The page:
Appears in Dupont Gallery 

By GAYLE DAVIS 

"Master Prints of the 15th 
and 16th Centuries" is the title 
of a collection currently on ex- 
hibit in the DuPont Galleries. 
These fifty-seven rare prints are 
part of the permanent collec- 
tion of the Library of Congress, 
and they include works of 
German, Dutch, Flemish, and Ita- 
lian artists. 

This particular group of prints 
was assembled to show the 
transition in style and subject 
matter from the late Gothic to the 
Renaissance. Influenced by in- 
creased mapmaking and book 
publishing, the artists represent- 
ed here have included in their 
prints such minutia as to com- 
pletely awe the spectator and 
mesmerize his imagination. 

The etchings from Adrianus 
Collaert's "American Retectio", 
for example, are each a fantastic 
little world created of the ar- 
tist's own eloquent imagination. 
Of special interst, too, are the 
six prints on display by Albrecht 
Durer. 

The subjects covered in this 




"Melancolia" 
by Albrecht Durer 

collection range from saints to 
sea-monsters, all intricately de- 
lineated, many amusing, most 
delightfully curious. 

The exhibit will continue until 
October 29th - it is well worth 
seeing. 

The galleries are open daily 
from 9:00 a.m. to 5:00 p.m., ex- 
cept on Sunday, when it is open 
from 3:00 to 5:00 p.m. 



Graduate Entrance Exam 
Date Approaches Seniors 



By NANCY RICHARDSON 

For most college students it 
was enough to have gone through 
the long and discouraging Schol- 
astic Aptitude Tests and Achieve- 
ments. Receiving acceptable 
scores for admittance is a great 
relief. Some students, however, 
choose to experience a parallel 
anticipation four years later. 

The Graduate Record Exa- 
minations, administered by the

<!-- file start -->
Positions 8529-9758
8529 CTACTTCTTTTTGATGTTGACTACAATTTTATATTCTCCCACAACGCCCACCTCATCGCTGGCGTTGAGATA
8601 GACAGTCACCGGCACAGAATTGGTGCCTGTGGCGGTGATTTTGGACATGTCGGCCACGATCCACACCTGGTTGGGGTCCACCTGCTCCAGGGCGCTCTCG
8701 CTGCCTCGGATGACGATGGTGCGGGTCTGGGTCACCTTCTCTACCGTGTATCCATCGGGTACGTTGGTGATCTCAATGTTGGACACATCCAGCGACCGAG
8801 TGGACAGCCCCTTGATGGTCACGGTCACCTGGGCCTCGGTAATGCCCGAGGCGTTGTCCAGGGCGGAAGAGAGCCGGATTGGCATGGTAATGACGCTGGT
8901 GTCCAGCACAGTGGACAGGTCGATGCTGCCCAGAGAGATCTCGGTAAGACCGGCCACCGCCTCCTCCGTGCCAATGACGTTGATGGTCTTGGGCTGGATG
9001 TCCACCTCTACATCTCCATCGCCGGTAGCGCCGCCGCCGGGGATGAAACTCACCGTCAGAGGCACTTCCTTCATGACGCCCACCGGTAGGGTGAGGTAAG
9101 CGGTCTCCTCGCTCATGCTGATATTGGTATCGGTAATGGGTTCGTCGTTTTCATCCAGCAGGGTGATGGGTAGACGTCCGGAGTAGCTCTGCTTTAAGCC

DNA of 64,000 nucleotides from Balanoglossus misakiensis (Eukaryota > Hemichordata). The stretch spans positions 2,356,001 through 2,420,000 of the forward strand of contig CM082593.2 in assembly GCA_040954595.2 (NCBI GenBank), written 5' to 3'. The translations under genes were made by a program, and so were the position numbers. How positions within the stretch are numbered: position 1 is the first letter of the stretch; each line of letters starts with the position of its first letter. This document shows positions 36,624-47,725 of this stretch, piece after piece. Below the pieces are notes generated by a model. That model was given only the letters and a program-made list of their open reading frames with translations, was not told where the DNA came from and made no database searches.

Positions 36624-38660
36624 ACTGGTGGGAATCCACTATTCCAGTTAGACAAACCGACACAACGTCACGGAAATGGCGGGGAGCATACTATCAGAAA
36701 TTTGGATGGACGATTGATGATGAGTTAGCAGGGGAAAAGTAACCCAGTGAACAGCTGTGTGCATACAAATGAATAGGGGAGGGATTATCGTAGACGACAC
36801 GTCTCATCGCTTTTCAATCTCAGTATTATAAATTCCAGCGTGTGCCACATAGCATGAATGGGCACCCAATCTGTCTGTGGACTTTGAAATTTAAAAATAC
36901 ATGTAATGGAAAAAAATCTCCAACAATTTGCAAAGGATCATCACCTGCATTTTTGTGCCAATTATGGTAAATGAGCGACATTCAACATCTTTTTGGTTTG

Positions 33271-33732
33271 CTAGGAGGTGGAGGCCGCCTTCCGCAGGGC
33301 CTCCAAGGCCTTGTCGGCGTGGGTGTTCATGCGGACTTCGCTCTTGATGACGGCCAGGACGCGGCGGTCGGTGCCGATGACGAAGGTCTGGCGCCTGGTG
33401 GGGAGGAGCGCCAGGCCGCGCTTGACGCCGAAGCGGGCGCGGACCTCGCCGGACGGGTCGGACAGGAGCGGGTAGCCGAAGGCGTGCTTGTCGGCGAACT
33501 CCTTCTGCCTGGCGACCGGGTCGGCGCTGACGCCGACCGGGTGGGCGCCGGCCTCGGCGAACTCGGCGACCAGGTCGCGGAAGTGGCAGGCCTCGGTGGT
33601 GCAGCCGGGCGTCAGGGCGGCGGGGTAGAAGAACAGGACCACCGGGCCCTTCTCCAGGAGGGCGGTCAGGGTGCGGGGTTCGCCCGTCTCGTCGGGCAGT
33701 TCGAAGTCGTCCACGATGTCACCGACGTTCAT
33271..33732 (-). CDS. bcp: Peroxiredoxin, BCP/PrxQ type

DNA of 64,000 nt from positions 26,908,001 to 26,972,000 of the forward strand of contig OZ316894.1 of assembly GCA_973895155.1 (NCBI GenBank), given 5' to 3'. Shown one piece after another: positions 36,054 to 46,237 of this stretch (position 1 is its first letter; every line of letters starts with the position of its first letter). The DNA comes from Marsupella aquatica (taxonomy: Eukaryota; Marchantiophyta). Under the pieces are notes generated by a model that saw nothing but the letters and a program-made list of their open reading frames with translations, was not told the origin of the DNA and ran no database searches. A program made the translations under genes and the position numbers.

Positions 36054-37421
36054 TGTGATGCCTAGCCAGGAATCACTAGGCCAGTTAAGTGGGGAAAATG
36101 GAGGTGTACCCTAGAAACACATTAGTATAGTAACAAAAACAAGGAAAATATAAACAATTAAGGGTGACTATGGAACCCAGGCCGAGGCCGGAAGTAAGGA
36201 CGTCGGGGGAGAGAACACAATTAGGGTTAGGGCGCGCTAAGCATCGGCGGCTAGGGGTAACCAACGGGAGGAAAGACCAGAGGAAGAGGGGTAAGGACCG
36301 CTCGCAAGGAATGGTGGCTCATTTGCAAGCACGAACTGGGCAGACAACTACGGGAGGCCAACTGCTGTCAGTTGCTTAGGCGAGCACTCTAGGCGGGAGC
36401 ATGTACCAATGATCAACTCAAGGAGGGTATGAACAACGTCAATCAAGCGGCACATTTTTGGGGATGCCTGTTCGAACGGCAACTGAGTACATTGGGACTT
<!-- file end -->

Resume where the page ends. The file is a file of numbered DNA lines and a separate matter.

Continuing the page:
Educational Testing Service, are 
given to those who wish to enter 
graduate school. The test follows 
the same pattern of the college 
boards, but, needless to say, is 
more intense. 

It consists of an aptitude test 
and an advanced test. The aptitude 
test is given in the morning and 
comprises verbal reasoning, 
mathematical conceptions and 
reading comprehension. A more 
specialized exam, the advanced 
tests may be administered in 
Biology, Business, Chemistry, 
Economics, Education, Engin- 
eering, Philosophy, French, Geo- 
logy, Government, History, Lit- 
erature, Mathematics, Physical 
Education, Physics, Psychology, 
Sociology, or Spanish. 

Impossible to pass or fail, the 



tests serve only to assist 
graduate schools in appraising 
the scholastic qualifications of 
their applicants. 

The tests will be administered 
at the Hamlet House October 28, 
January 20, and April 27. 



STUDENTS!!! BULLET 

Positions are Available 
for You 

Assistant General Secretary 
Advertising Assistants 
Feature and News 
Reporters 

A II New People Who 
Have Previously Signed Up And New 

Students Meet Tomorrow at 6:00 in 

Bullet Office. 





FREDERICKSBURG 
PARK & SHOP CENTER 

Open Dally and Saturday 
from 10 A.M. to 9 P.M. 



G&KBiom cones to Fredericksburg 




£06 V/ill»A»\ 




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Leary Explains Movement 



By LIZ VANTREASE 

Timothy Leary "tuned in" last 
week to a large group of college 
students, including three Mary 
Washington delegates, and pro- 
claimed the truth of his new reli-